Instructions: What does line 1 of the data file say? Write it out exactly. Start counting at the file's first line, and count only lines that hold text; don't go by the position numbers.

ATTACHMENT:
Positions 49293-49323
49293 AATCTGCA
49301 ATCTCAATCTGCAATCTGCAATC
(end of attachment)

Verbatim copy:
Positions 49293-49323